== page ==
Of course, I’m generalizing, and I happen to come from an area myself where it happens to be the case that also working class people can choose to go for one rather than the other language. But that seems to be rather exceptional, at least compared to most other place I’ve been.

  16. @Kate: Oh yeah, and coming from Europe, where you have another language group every couple of kilometers, no I don’t think that any language or mode of speaking is more natural than any other.

  17. It seems the question of what it means to “want” (as in “want to be white”) is basic to some of the disagreements above. Anthropologists have a nice analytical vocabulary for linguistic performances and abilities these days (as Kate G. demonstrated above), but when it comes to mental states we mostly rely on folk terms, and they don’t always serve us very well. When Lippi-Green says that people do not “want” to be white, or when Johannes incredulously considers the possibility that poor people might not “want” to be rich, what do they mean?

    Are we talking about willingness to respond “yes” to the question, “do you want to be white/rich?” Are we talking about deep unconscious desires that people themselves never admit to or even recognize in themselves? Are we talking about the kind of conscious but unvoiced feeling that comes to a person in moments of deep frustration or despair, like when the ugly girl in movies gazes longingly at the pretty girl and envy is written all over her face? Conversely, would “not wanting to be” something mean that it has never occurred to you to want to change positions (the way many men can be said not to want to be women), or that you have come to consciously value your own position (the way many women have come not to want be men)?

    The problem, as every freshmen philosophy major knows, is that we don’t have direct access to other people’s feelings. On the other hand, the deep question in all socio- and anthro-linguistic research (including Lippi-Green’s claim about AAVE) is, of course, what the complex and contextual features of linguistic performance (such as conscious and unconscious code-switching or phenomena like “overcorrection”) say about people’s feelings, which is to say the meanings of their performances—what it means to them to code-switch. But perhaps answering these questions entails being just as careful in the way we describe these feelings as we are in the way we describe linguistic performances.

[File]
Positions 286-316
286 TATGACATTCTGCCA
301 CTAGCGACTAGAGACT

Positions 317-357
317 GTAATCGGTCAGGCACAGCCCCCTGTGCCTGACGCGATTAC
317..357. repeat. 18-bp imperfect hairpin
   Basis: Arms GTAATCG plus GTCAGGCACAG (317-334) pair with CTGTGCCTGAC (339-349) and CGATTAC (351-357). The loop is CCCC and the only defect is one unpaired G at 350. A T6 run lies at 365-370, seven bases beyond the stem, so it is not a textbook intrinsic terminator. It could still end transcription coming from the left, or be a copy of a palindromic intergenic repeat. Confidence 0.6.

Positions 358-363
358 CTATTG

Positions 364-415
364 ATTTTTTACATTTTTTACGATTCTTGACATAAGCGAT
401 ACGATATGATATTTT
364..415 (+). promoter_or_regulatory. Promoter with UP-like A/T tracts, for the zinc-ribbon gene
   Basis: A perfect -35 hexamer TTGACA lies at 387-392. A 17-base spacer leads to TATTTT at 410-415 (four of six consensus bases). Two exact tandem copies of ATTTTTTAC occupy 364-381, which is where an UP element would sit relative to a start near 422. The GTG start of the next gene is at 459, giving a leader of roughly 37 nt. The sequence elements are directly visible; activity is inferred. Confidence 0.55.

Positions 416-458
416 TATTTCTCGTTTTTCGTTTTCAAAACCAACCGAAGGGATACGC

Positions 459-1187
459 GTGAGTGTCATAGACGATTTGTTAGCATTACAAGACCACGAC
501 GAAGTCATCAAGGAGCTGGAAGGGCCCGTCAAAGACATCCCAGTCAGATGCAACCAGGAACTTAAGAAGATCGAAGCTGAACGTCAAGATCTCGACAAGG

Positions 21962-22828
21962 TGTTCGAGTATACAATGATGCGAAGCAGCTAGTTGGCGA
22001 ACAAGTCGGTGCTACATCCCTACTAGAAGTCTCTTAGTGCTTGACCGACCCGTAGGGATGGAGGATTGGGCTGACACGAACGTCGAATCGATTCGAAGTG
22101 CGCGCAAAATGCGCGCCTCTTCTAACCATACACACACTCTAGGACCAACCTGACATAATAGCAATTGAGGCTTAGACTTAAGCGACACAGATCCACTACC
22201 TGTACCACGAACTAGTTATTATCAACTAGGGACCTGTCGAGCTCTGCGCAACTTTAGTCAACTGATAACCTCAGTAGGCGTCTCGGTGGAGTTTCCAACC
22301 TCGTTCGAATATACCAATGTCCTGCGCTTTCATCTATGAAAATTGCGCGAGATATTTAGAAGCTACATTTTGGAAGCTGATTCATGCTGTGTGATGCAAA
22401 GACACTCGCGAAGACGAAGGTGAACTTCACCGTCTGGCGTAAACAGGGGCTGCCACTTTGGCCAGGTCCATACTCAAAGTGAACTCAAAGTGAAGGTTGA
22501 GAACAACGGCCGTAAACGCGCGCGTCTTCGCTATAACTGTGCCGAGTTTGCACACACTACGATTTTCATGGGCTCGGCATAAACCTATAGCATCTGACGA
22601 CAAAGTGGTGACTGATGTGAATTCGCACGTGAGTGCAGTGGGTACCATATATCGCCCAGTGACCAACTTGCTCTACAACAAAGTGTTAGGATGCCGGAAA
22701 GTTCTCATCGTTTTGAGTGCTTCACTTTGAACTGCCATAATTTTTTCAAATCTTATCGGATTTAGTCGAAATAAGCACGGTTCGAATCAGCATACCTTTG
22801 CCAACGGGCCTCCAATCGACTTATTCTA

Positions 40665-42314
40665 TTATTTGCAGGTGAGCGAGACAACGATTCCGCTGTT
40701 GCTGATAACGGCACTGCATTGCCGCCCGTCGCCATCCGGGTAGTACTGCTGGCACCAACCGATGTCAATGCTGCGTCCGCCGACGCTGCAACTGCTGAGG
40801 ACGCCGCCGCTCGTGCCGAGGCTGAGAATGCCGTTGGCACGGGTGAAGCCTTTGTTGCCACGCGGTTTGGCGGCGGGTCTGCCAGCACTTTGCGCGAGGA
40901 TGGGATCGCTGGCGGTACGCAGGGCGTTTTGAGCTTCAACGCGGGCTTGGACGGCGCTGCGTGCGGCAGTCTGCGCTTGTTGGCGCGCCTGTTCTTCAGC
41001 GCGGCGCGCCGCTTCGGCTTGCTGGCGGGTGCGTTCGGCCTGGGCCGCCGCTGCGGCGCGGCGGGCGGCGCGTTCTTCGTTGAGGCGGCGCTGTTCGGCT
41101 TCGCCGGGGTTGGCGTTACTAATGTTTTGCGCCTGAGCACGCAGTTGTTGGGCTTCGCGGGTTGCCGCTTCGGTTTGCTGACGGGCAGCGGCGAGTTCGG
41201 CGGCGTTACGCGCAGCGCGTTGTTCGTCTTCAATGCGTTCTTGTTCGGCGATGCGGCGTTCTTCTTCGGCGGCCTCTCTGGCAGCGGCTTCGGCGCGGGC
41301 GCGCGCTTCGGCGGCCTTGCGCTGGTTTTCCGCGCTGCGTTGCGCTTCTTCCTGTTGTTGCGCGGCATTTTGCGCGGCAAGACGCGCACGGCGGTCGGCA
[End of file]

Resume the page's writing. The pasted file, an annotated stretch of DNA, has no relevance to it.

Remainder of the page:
18. Great post, lily. Set me to thinking about what it would mean to be “just as careful in the way we describe these feelings.” But I can’t help noticing that you seem to assume that feelings are internal and not directly accessible to observers.

    That reminds me of one of the findings described by Pat Sunderland and Rita Denny in _Doing Anthropology in Consumer Research_. They are describing a study of the ways in which young people in the U.S., U.K., and Australia articulate the feelings they perceive in the same set of ads. They notice that the U.S. group consistently treats feelings as you do, as something internal, to be exposed only when people let go and, as it were, let it all hang out. In contrast, the U.K. group treats feelings as a property of situated interactions, appropriate or not depending on the situation.

    That send me down memory lane to Radcliffe-Brown describing social structure as composed of jural rules, ritualized behavior and, last but not least, conventional sentiments. Makes me wonder if this way of approaching the problem wasn’t characteristically British.

  19. @Johannes Wilm
    “Just like in the case of British working class sociolects, that exist in spite of those speaking it usually wouldn’t mind being rich instead”

    In many cases they wouldn’t mind being rich, but they _would_ mind being middle class! Rich isn’t middle-class. Many would insist that even when rich they were still ‘working class’. These categories are interpreted culturally as well as economically, after all.

    I mean, it clearly varies _hugely_ depending on exactly which part of the working class, which region of the country, etc, but its hardly uncommon for a working class person to actively reject what they see as ‘middle class’ values.

    There was, after all, back when there was still a meaningful trade-union movement, the expression ‘rise with your class not from your class’.

    Heck, I’m lower-middle-class and I feel no great desire to be upper-middle-class!